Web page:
Through Vergil’s Eyes: the Certamen Hoeufftianum and the Revival of Figures from Antiquity in the Latin Poetry of the First World War

Nicholas De Sutter


This article explores a particular subset of the overlooked body of Latin poetry related to the First World War, in which figures from antiquity – either fictional or historical – are brought back to life during or shortly after the war. This literary technique combines two central aspects of contemporary Latin poetry: its fascination for everything modern and its Romanticist penchant for harking back to ancient times. Instead of escaping from the war into the past, these poems – selected predominantly from the vast corpus of poetry submitted to the Hoeufftianum competition, the centre of this literary microcosm – transported the past into the present and used classical characters as a prism through which to critically analyse the unprecedented war. Often critical of modernity’s myth of progress, the Latin poets under discussion mainly sought to target instruments of modern warfare as the epitome of technological progress run amok.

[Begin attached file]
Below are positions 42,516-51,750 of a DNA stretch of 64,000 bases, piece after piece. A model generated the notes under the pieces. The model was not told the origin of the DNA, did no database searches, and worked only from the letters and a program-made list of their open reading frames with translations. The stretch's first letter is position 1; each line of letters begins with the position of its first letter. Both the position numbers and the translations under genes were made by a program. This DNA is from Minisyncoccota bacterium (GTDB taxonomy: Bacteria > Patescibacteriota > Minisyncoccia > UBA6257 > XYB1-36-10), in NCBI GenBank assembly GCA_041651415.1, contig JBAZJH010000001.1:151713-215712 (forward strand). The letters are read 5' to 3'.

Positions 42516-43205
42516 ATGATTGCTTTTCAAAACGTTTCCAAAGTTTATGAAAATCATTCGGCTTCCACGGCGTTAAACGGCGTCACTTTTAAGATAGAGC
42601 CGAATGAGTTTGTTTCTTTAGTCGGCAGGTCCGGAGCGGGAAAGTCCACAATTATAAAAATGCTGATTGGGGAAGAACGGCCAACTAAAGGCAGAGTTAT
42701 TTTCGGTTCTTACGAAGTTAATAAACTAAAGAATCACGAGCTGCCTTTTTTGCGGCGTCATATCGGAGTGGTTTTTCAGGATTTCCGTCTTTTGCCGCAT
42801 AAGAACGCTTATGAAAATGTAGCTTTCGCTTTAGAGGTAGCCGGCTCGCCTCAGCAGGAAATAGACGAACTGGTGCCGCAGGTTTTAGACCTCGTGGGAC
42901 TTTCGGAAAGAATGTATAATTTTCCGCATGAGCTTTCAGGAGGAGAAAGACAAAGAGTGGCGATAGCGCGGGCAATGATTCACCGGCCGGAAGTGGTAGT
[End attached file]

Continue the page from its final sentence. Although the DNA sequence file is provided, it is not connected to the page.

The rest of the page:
Parole chiave

First World War; War Poetry; Neo-Latin; Certamen Hoeufftianum; Classical Reception

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